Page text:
Blasingame v. Blasingame

Annotate this Case

249 Ga. 791 (1982)

294 S.E.2d 519

BLASINGAME v. BLASINGAME.

38716.

Supreme Court of Georgia.

Decided September 9, 1982.

Ronald L. Hilley, Robert Carpenter, for appellant.

Mildred L. Kingloff, J. Stephen Clifford, for appellee.

SMITH, Justice.

This is a divorce action in which appellant Donald Blasingame obtained interlocutory review of the trial court's denial of his motion to dismiss. We affirm.

Annie and Donald Blasingame were married in 1961. On December 2, 1981, Annie filed for divorce, alleging cruel treatment. See Code Ann. § 30-102. Appellant in his answer denied any cruel treatment, and he filed a counterclaim seeking divorce and custody of the couple's only child. After a hearing and argument by counsel, the trial judge on January 20, 1982 issued an order granting the divorce and awarding child custody to Annie. Appellant was ordered to pay alimony, child support, and attorney fees.

In a separate order filed the same day, the court denied appellant's motion to dismiss. This ruling is the subject of the present appeal. In support of his motion, appellant argued that there had been no "separation" as required for a divorce based on the ground of cruel treatment because during the time in question both parties lived under the same roof, merely occupying separate portions of the house.[1] The trial court disagreed, finding that the couple had separated, and denied appellant's motion.

Appellant contends that the trial court erred when it found that the couple had separated. It is well settled that "[a] divorce on the ground of cruel treatment presupposes a bona fide separation," Sutton v. Sutton, 224 Ga. 140 (160 SE2d 385) (1968), and that no fixed period of separation is required by the statute. Brant v. Brant, 209 Ga. 151 (71 SE2d 209) (1952). Appellant asks us to hold that, as a matter of law, there can be no separation in a divorce action based on cruel treatment unless one of the parties abandons the marital abode. We decline to do so.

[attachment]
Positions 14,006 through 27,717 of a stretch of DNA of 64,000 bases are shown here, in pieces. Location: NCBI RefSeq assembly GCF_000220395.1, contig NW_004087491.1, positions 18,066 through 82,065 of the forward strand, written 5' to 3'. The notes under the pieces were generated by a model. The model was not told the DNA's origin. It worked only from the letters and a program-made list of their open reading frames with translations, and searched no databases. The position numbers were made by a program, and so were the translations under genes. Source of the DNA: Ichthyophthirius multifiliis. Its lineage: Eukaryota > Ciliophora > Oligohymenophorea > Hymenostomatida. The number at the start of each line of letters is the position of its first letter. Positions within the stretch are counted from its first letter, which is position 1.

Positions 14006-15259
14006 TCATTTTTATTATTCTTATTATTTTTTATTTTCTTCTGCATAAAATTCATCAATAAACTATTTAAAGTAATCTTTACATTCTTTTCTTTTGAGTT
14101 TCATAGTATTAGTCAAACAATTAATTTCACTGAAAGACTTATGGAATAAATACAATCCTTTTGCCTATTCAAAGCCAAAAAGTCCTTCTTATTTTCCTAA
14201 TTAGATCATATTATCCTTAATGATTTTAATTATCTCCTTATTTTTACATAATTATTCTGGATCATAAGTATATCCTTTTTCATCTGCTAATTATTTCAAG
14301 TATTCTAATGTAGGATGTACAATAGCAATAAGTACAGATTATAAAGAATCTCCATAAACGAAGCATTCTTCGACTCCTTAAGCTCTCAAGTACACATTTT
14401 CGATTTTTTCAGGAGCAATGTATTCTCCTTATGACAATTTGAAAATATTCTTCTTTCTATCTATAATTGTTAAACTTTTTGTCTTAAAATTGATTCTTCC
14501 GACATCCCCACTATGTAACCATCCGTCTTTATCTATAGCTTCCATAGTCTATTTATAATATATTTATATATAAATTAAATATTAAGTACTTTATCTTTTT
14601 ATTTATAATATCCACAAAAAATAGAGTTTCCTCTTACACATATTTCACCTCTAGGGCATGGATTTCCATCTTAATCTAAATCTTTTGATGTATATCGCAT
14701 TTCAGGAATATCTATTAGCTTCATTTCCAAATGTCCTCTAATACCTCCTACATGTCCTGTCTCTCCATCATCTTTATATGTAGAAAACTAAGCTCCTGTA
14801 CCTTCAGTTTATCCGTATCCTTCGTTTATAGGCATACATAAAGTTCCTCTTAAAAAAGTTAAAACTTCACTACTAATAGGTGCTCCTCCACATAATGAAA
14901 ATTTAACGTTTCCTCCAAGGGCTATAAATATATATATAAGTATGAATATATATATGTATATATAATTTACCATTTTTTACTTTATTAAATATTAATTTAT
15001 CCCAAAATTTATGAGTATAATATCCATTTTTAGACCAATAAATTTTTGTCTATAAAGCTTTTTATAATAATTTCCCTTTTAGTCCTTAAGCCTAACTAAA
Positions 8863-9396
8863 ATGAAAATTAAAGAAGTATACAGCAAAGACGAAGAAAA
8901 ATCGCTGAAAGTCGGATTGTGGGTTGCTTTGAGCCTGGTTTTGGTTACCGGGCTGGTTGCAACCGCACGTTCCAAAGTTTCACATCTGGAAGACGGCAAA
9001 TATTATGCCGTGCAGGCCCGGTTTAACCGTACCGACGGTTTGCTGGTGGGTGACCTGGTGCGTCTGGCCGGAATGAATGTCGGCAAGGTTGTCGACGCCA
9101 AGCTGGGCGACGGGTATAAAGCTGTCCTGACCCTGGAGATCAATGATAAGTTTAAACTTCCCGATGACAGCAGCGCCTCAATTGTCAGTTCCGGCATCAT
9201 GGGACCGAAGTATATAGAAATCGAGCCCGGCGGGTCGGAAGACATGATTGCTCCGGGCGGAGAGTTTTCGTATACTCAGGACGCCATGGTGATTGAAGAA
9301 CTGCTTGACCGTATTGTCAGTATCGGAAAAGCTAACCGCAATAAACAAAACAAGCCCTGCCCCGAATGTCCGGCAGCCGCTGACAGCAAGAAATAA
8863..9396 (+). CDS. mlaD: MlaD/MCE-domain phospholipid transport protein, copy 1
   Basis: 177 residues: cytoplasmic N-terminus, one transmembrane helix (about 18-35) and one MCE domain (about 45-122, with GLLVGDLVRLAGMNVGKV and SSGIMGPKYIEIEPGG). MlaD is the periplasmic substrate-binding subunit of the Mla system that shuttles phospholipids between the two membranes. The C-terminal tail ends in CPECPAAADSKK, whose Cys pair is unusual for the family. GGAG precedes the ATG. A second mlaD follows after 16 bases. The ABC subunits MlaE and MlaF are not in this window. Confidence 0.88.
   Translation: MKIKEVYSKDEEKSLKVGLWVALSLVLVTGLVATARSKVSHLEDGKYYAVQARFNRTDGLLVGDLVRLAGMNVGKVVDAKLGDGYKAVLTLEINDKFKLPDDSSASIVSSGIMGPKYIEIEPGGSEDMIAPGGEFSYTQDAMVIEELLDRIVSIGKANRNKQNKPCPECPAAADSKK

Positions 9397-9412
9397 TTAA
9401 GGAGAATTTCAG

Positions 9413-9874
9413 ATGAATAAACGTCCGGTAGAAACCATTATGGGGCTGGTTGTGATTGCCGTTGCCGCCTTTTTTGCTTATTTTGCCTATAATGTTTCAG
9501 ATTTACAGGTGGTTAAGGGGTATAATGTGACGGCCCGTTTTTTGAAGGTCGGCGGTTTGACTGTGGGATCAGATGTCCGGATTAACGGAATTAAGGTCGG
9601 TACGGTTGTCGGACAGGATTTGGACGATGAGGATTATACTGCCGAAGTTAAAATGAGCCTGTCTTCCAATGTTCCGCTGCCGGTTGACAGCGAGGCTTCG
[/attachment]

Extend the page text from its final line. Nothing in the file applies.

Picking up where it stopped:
"Marital separation means a suspension of marital relations between husband and wife without dissolution of the marital relationship. The suspended conjugal rights include the company, the cooperation, assistance, and intimacy of the other spouse in every conjugal way ... It is not essential that the husband or wife should leave the marital homeplace; separation can occur when one spouse moves into another room with the intent and purpose of suspending conjugal rights." McConaughey, Ga. Divorce, Alimony and Child Custody 17 (2d ed. 1980). See Hosford v. Hosford, 58 Ga. App. 188, *792 191 (198 SE 289) (1938); Whitfield v. Whitfield, 89 Ga. 471 (15 SE 543) (1892).

Applying this definition of "separation" to the facts of this case, we hold that the court below was correct in denying appellant's motion to dismiss. Where, as here, a motion to dismiss is supplemented by argument of counsel and matters outside of the pleadings, it is treated as a motion for summary judgment. Code Ann. § 81A-112 (b). Since at the time of appellant's motion there existed a genuine factual issue as to the Blasingames' bona fide separation, the motion was properly denied. Code Ann. § 81A-156 (c). We note that evidence at trial showed that appellant slept in a separate room in the basement of the house; that appellant twice testified at trial that he and his wife had separated; and that appellant failed to introduce any evidence of reconciliation, condonation, or resumption of conjugal rights subsequent to the separation. The trial court did not err when it denied appellant's motion to dismiss.

Judgment affirmed. All the Justices concur.

NOTES

[1] The house was jointly owned by appellant and appellee. Thus each occupied separate portions of the premises as a matter of right.